Tennis Elbow: Nothing but a number
January 7, 2013 · Print This Article
Welcome to the second season of Tennis Elbow. Once again in 2013, the column will look back on the week that was in the world of tennis. This week, Charles Blouin-Gascon wonders what comes next for Rafael Nadal.
Rafael Nadal finished the 2012 season with a loss in June, an anomaly for a player of his stature. On June 28, 2012, he took the court against unknown Lukas Rosol in the second round of Wimbledon. Nadal lost the match, and it turns out that it was the last match of his season.
By all accounts, Nadal enjoyed a frustrating season in 2012. Because of injuries, he was limited to only 48 matches. He won 42 of these, and yet his four titles also top his 2011 haul. Just as important, Nadal managed to finally win a match against his nemesis of 2011 in alpha male Novak Djokovic. Plus, there’s an argument to be made that of all the players on Tour, it’s Nadal who came closest of winning multiple Grand Slam titles. Indeed, he was within a few inches of winning the 2012 Australian Open against Djokovic, and won Roland Garros. Then, Nadal also breezed through the clay court season as he tends to do every year, capturing every title but for the Mutua Madrid Open played on blue clay.
The 26-year-old turned professional in 2001 and broke through around 2003. Already, he played a brand of tennis that was unique, one that relied on strength, energy, and physical might. Nadal wasn’t always more gifted technically than his opponents, but he always seemed to be tougher than them. Right away, it was obvious that he could become one of the better clay court specialists. The question, then, was whether his body could sustain the punishment he inflicts to it when he plays tennis.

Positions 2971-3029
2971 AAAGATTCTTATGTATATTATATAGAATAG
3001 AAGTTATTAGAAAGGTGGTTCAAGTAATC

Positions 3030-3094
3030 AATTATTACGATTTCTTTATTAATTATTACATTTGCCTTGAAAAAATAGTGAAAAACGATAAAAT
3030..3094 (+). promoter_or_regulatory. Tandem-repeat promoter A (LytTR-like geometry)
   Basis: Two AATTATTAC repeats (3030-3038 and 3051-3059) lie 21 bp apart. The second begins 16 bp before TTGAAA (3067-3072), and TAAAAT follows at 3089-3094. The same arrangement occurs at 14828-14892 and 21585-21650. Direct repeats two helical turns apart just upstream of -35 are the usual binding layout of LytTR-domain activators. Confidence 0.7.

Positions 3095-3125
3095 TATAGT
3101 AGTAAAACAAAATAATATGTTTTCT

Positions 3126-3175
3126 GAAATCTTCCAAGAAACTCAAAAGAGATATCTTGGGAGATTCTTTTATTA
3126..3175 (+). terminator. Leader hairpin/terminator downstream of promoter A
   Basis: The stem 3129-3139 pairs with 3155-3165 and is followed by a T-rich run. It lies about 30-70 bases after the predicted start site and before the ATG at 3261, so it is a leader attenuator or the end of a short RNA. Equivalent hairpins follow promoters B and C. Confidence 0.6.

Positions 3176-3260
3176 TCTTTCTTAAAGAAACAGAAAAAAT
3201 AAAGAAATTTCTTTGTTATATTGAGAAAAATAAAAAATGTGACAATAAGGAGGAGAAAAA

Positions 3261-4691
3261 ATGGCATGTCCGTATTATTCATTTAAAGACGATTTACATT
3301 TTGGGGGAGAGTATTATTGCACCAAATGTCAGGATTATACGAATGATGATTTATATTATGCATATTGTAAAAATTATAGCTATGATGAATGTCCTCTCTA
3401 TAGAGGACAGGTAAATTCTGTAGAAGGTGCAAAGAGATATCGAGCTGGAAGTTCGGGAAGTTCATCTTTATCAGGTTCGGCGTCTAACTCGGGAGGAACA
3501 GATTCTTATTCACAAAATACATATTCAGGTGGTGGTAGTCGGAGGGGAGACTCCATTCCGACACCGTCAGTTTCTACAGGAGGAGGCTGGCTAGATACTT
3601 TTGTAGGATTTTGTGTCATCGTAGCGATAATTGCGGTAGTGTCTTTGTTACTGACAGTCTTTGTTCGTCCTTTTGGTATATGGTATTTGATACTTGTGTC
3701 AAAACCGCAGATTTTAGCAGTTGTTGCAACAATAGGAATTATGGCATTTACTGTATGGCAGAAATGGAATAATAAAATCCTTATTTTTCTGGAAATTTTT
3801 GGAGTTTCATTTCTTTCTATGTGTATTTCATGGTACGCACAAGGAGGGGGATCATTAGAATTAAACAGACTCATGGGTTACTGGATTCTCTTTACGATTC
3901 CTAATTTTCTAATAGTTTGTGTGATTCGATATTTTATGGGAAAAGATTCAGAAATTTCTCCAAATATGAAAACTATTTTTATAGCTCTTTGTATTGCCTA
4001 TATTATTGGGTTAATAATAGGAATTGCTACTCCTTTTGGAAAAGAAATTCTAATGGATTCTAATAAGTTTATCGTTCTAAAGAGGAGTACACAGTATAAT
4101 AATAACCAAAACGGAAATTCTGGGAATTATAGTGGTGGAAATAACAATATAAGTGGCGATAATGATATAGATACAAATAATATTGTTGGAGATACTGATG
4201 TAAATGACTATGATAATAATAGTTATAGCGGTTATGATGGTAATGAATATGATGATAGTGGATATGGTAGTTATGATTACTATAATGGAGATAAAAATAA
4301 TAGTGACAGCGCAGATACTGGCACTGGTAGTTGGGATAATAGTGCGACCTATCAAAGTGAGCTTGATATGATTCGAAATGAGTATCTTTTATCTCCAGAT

Since, he’s expanded on his game to the point that he’s captured the career Grand Slam. Though clay remains his best surface by far, he’s among the best on all surfaces. To do it, he still relies on his knees.
But that’s the past, of course.
What has Nadal planned for an encore in 2013? Well not much, or at least not for a while. Indeed, the Spaniard withdrew from the Melbourne tournament he came so close of winning a year ago. For six months, it was a broken knee keeping him off the courts. Now it’s a stomach bug.
These are the breaks, even for one of the greatest tennis players of all time. It’s too bad, but the ATP World Tour waits for no one–not even Nadal.
It’s really sad, because professional tennis is at a much better place with Nadal active and healthy. Maybe he misses Australia, but hopefully it’s in order to play at all other three major tournaments. That said, what happens for the Australian Open winner? Is there some sort of asterisk, because the Spaniard was missing in action? Should there be one if, God forbid, an injury keeps Nadal out for even longer and through Roland Garros?
Well, no. That’s not how tennis works. There’s no asterisk over the 2009 Roland Garros tournament–there’s only a teary-eyed Roger Federer who has just completed a career Grand Slam after making the most of a labouring Nadal. In the same way, there’s no asterisk over the 2012 US Open–there’s only everyone’s second favourite player Andy Murray somehow getting over the hump.
Age is nothing but a number, except in Nadal’s case where there’s so much behind his age of 26. He might never play like Federer does when he’s 31. But let’s hope that he can play like he did at the age of 27.
Follow Charles Blouin-Gascon on Twitter @CeeeBG